Butternut Creek (Onondaga County) facts for kids
Quick facts for kidsButternut Creek
Butternut Creek at the Jamesville Road bridge
|Main source||Unnamed marsh
1,212 ft (369 m)
|River mouth||Limestone Creek
387 ft (118 m)
|Length||16 mi (26 km)|
The creek begins in a marshy area at Apulia Station, near State Route 80, as the confluence of a few seasonal streams that drain the nearby Truxton, Jones and Fellows Hills. It flows north through a glacial valley into Jamesville Reservoir. Below Jamesville Reservoir it is joined by Rush Creek, flows through the village of Jamesville, past Clark Reservation State Park, and then under Interstate 481. The creek intersects the old Erie Canal at the Cedar Bay near DeWitt where it is also joined by Meadow Brook. The creek then flows past the CSX DeWitt rail yards and Interstate 90, turns east, and flows into Limestone Creek near Minoa.
The Butternut Creek watershed encompasses approximately 75 square miles (190 km2). There are 77.6 miles (124.9 km) of mapped streams within the watershed. Water quality in the Jamesville reach and above is considered good. However, the lower reaches of the creek are moderately affected by high nutrient levels from agriculture and urban runoff. The 100-year flood flow at Interstate 90 bridge is estimated at 4,306 cubic feet per second (121.9 m3/s).
The topography of the Butternut Creek watershed was sculpted by glaciers during the last Ice Age, During the glacial maximum, about 20,000 years ago, the whole area was covered by a thick ice sheet. As the ice retreated about 12,000 years ago during the Pleistocene, Glacial Lake Newbury was formed to the west, in the present-day Syracuse area. The lake was initially dammed on its east end by the hills between the Butternut and Onondaga Creek valleys. As meltwater filled the lake, it overflowed this ridge, turning what is now lower Butternut Creek into a large river, eventually connecting to the Mohawk–Hudson River river system. After the ice fully melted, the water drained northward into the Great Lakes and the Saint Lawrence River, leaving the now dry "Syracuse channels" – a series of large breaks between the Butternut and Onondaga valleys – and a 180 foot escarpment at Clark Reservation State Park, which was once a giant waterfall fed by glacier melt.
Near Jamesville, the Butternut Creek valley has carved through the limestone Onondaga Escarpment, part of the 550-million-year-old Onondaga Formation, creating a steep and narrow gorge. The Jamesville Quarry is situated along the creek and has excavated about 2,238 acres (906 ha) of the area.
The Butternut Creek valley was centrally located in the traditional lands of the Onondaga people. In 1681, Father Jean de Lamberville wrote that the main Onondaga village was situated along the east bank of the creek about a mile south of present day Jamesville, in the valley now flooded by Jamesville Reservoir. After clashes with French colonists in the early 1700s the Onondaga moved south into the hill country along upper Butternut Creek, before being forced west to the Onondaga Creek during the 1720s. According to the Geographic Names Information System, known Native American names for the creek include Ka-soongk-ta, Kashunkta, Ki-ech-i-o-i-ah-te, and Oh-jees-twa-ya-na.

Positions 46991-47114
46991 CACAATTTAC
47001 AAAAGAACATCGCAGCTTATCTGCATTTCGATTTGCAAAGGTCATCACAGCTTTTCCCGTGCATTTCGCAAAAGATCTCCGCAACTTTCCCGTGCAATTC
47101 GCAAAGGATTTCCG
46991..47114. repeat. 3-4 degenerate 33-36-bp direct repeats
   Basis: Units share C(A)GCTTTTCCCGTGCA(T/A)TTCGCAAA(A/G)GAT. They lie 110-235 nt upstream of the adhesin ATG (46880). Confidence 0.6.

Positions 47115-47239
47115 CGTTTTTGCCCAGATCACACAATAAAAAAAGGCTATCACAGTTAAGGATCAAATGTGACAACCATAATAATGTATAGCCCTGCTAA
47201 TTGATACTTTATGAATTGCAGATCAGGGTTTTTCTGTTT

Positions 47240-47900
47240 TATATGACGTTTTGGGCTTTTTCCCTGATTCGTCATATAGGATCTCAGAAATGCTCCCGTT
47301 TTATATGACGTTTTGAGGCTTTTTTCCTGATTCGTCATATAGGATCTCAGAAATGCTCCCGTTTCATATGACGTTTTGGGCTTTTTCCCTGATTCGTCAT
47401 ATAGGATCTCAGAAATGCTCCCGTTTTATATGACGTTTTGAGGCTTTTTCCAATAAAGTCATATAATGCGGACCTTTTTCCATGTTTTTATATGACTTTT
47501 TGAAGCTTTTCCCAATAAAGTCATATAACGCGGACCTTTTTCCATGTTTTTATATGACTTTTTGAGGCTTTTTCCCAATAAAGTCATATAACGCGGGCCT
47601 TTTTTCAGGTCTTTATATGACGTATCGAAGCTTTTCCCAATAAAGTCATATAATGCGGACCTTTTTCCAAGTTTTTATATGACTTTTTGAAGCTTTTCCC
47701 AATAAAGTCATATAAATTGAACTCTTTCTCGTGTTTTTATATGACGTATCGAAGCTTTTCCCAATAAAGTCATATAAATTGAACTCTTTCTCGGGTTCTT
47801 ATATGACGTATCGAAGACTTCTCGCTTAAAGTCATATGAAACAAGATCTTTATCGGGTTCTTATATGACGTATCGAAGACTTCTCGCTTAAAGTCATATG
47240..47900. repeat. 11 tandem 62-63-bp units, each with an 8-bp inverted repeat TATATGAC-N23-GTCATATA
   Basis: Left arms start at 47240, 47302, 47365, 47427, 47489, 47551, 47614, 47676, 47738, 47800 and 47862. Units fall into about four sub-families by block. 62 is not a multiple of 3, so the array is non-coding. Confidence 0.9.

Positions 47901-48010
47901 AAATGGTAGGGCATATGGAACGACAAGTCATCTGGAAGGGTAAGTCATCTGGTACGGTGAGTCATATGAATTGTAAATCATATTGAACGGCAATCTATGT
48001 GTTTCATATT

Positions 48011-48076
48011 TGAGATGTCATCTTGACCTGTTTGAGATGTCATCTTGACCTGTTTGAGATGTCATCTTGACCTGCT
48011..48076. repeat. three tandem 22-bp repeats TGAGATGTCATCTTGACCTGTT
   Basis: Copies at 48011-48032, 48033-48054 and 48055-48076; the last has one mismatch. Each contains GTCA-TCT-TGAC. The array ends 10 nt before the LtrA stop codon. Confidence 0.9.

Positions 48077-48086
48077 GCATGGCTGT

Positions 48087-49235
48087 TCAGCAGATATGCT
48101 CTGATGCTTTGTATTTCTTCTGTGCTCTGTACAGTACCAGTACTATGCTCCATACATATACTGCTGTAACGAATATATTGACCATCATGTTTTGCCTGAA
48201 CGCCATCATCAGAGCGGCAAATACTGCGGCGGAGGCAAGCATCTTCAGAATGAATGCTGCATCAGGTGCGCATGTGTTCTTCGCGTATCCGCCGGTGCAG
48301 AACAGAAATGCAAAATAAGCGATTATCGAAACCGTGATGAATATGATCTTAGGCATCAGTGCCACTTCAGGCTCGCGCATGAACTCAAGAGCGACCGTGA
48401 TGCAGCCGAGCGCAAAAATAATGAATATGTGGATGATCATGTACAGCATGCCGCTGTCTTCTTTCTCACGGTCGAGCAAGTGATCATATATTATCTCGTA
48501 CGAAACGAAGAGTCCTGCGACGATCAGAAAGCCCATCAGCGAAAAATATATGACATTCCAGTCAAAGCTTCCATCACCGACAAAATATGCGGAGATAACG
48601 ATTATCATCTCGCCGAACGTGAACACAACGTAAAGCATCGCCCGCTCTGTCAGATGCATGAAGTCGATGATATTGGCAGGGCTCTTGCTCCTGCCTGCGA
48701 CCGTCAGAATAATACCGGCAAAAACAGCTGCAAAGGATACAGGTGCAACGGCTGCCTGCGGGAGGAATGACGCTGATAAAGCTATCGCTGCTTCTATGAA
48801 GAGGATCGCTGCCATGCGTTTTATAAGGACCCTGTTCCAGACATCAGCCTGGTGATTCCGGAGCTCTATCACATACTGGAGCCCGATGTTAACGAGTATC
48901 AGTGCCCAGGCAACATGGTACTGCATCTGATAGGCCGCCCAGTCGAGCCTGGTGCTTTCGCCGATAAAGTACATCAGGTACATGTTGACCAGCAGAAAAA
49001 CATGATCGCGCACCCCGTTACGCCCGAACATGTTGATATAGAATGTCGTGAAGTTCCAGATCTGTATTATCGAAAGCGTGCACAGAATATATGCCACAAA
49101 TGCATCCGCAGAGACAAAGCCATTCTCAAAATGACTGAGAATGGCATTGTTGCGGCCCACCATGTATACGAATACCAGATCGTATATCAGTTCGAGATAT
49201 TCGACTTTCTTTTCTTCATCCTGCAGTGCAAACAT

In 1856, the first Butternut Creek Aqueduct was built to carry the Erie Canal across the creek. The original wooden structure has since been replaced by a three-span stone and concrete bridge, with a span of 80 feet (24 m).
Jamesville Reservoir was originally constructed in 1874 to provide water for the Erie Canal during dry seasons. The reservoir has 224 acres (91 ha) of water, a capacity of 4,000 acre⋅ft (4,900,000 m3), and is bordered by Jamesville Beach County Park, a popular local swimming area. During the 1970s, the Jamesville Dam was found to have cracked from age and the reservoir was temporarily drained while repairs were carried out.
During the floods of 1974 the creek crested at a record 7.84 ft (2.39 m), causing flooding in portions of DeWitt. Several portions of the creek were channelized during the construction of Interstate 481 in the 1970s, to provide flood control and reduce erosion.
In 2012 the Butternut Creek aqueduct breached, draining a large part of the Erie Canal and causing flash flooding in Butternut Creek. The aqueduct was repaired by plugging the breach with gravel.
The creek is stocked annually with 7,600 brown trout and 600 brook trout from the Carpenter's Brook Fish Hatchery. The New York State Department of Environmental Conservation maintains 8.1 miles (13.0 km) of the creek for public fishing. There is also a population of wild brook trout.
The 67.5-acre (27.3 ha) Butternut Creek Recreation Area, a municipal park of the Town of DeWitt, is located adjacent to the creek in the vicinity of I-481 and Kinne Road, and consists of a hiking/ biking trail along the creek as well as boardwalk trails in nearby marshes. The trail connects with the New York State Canalway Trail at Ryder Park and Recreation Area, on the old Erie Canal. There is a proposal to add a canoe launch and fishing dock on Butternut Creek.
List of crossings
From the mouth upstream:
- Schepps Corner Road
- Myers Road
- I-90 / New York State Thruway
- Fremont Road
- Kirkville Road
- Ellis Street
- Conrail (CSX DeWitt yards)
- Manlius Center Road
- Old Erie Canal and Canalway Trail
- Kinne Road
- NY 5 / East Genesee Street
- Andrews Road
- Jamesville Road
- Jamesville Road
- Syracuse, Binghamton & New York Railway
- NY 173 / East Seneca Turnpike
- Unnamed road
- Jamesville Dam
- Footpath in Jamesville Beach County Park
- Palladino Road
- Walburger Road
- Apulia Road
- Apulia Road
- Colton Road
- Weller Road
- Dodge Road
- US 20 / Cherry Valley Turnpike
- Palmer Road
- Cascade Road
- Clark Hollow Road
- Clark Hollow Road
- Daley Road
- NY 80
Butternut Creek (Onondaga County) Facts for Kids. Kiddle Encyclopedia.